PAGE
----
Overcoming Obstacles to Serve Hispanics

Many CUs hesitate to reach out to Hispanics due to misinformation, myths, and misunderstanding.

November 19, 2012
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NCUA Office of Small Credit Union Initiatives

Build trust

Credit unions, after all, aren’t the first industry to recognize the growth of the Hispanic population and see dollar signs. Many financial institutions have launched efforts; few have sustained them.

Miller says United Educational encountered some of that skepticism in its early outreach efforts, and the credit union had to work hard to convince the Hispanic community that its efforts were part of a long-term growth and service strategy.

“You need to let them know you’re sincere; that you’re not just looking to make a quick buck,” Miller advises. “The Hispanic community has seen a lot of financial institutions do a cursory effort.”

That’s why De Dios advocates beginning with grassroots campaigns and community outreach prior to any product or service launch. She recommends identifying partners in the Latino community, establishing relationships with Hispanic business leaders and service providers, and providing financial education and workshops before actively recruiting Hispanic members or branding any Latino products.

Familiarity helps. United Educational and Greater Iowa both cultivate exposure by participating in local cultural festivals to raise their profiles and  demonstrate commitment.

Another strategy De Dios recommends is formalizing some of these relationships by creating a Hispanic advisory board. “Credit unions can use that group as a sounding board for different ideas, to brainstorm, and to get feedback about what the community might think about specific products or services,” she says.

But the real benefit, De Dios says, comes when these advisory board members stop serving as simple resources and become advocates. Over time, these Latino community partners begin to refer new members and recommend candidates for employment or board appointments at the credit union.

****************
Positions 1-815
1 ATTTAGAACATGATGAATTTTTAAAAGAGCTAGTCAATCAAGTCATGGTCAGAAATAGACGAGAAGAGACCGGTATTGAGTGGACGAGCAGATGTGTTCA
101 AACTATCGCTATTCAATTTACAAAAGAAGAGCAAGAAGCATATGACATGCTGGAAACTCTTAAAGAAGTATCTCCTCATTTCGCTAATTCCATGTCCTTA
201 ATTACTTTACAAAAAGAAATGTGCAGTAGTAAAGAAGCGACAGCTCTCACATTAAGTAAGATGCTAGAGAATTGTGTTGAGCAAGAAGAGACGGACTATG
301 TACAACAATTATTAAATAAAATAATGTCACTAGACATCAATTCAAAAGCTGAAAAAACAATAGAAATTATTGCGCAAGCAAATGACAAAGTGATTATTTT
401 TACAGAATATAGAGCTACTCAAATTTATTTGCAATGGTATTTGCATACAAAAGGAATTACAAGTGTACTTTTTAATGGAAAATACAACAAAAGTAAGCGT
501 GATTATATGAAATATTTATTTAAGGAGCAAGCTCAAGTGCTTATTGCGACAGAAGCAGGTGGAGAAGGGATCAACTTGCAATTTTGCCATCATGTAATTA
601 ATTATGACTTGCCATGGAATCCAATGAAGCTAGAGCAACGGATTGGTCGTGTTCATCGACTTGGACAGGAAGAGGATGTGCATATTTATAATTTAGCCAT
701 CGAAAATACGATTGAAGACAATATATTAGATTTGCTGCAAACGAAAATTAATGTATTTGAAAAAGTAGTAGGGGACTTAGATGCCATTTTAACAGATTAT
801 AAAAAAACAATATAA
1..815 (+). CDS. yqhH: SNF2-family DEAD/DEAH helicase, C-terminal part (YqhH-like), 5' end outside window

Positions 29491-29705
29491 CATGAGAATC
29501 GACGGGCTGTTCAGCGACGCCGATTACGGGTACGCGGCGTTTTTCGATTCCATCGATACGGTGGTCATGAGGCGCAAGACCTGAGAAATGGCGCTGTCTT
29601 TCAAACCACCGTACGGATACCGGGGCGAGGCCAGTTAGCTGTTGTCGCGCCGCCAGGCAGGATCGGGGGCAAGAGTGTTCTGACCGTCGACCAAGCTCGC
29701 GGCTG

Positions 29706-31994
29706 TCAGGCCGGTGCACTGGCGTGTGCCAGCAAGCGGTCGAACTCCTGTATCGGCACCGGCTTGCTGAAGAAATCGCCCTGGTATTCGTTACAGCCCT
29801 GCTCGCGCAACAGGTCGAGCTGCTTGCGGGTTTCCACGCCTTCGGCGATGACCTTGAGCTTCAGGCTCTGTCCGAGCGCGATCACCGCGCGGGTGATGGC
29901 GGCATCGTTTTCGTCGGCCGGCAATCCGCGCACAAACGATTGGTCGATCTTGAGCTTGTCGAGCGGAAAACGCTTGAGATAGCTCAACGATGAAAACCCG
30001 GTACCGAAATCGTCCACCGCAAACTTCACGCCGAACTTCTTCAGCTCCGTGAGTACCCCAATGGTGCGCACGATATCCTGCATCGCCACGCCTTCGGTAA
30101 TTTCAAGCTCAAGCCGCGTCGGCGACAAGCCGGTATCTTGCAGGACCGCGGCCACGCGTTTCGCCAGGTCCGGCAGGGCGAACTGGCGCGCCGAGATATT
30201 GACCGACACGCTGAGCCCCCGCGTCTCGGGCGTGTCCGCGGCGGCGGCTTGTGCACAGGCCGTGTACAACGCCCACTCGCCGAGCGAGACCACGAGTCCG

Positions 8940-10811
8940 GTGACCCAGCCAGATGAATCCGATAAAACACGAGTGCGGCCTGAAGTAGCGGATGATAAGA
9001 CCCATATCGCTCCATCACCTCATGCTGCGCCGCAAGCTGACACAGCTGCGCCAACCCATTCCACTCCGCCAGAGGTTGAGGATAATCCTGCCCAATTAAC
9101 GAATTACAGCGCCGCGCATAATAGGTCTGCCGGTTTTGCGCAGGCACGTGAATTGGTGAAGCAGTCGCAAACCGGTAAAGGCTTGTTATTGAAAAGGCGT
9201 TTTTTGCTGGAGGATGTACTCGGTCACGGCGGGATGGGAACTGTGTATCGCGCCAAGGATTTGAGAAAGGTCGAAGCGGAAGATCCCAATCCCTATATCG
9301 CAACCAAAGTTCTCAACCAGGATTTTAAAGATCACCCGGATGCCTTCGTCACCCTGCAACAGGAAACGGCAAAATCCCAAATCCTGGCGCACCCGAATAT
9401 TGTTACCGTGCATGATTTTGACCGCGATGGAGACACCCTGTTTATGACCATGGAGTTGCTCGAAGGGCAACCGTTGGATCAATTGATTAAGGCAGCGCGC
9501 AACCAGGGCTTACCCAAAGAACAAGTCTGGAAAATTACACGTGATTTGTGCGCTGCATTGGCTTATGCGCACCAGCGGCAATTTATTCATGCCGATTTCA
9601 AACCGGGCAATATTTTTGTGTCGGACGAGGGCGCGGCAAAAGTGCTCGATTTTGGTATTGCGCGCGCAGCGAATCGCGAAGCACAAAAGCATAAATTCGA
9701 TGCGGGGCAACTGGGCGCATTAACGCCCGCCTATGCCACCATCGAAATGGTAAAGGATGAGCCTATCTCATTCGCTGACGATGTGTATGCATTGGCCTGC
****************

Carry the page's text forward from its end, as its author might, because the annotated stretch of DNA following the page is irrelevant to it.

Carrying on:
Members of the local Latino community see that happening—they know when a neighbor becomes a loan officer or when a relative becomes a director—and that speaks more powerfully than any ad campaign or name on a 5K race banner.

“It shows trust,” De Dios says. “You will certainly employ some traditional forms of marketing, too, but the grassroots efforts are about building trust.”

Building trust, of course, takes time, and successful outreach to the Hispanic community won’t happen overnight. “Don’t wear rose-colored glasses,” Miller cautions. “If you do it right, [outreach] is a lot of work. It requires a lot of time, effort, and money. Look at it as an investment.”

Godfrey agrees. “It’s a growth strategy for the credit union,” she says, pointing out that building Latino business not only expands the membership base, it also lowers the average age of membership.

That’s important, Myers adds, because younger members borrow more than older members, and lending is where credit unions make their money.

The experts are quick to dispel worries that serving the Hispanic community requires creating a completely separate suite of products and services. Some of the products marketed to Hispanic members already exist under different names, and others appeal to the general membership.

A Quinceañera loan (used to celebrate a girl’s 15th birthday), for example, is really just a personal loan with specific branding and marketing. And United Educational’s American Dream loan, designed to help underbanked Latinos build credit histories, became a general credit-builder loan.

Plus, Godfrey adds, the policy and procedural changes the credit union made to serve the Hispanic community created opportunities to serve other populations. Now, United Educational serves the Amish, who generally do not use photo identification, as well as foreign students studying at nearby Albion College.

“Everything we’ve done when we started looking at the Hispanic community crossed over to our general membership,” Godfrey says.

While she recognizes the business benefit in tapping the Hispanic market, Godfrey says there’s more to it than that. For the 37-year industry veteran, Hispanic outreach ultimately boils down to mission and purpose.

“The bottom line is that this is what we do,” she says. “We reach out into the communities we serve. We are doing exactly what the credit union is supposed to be doing.”

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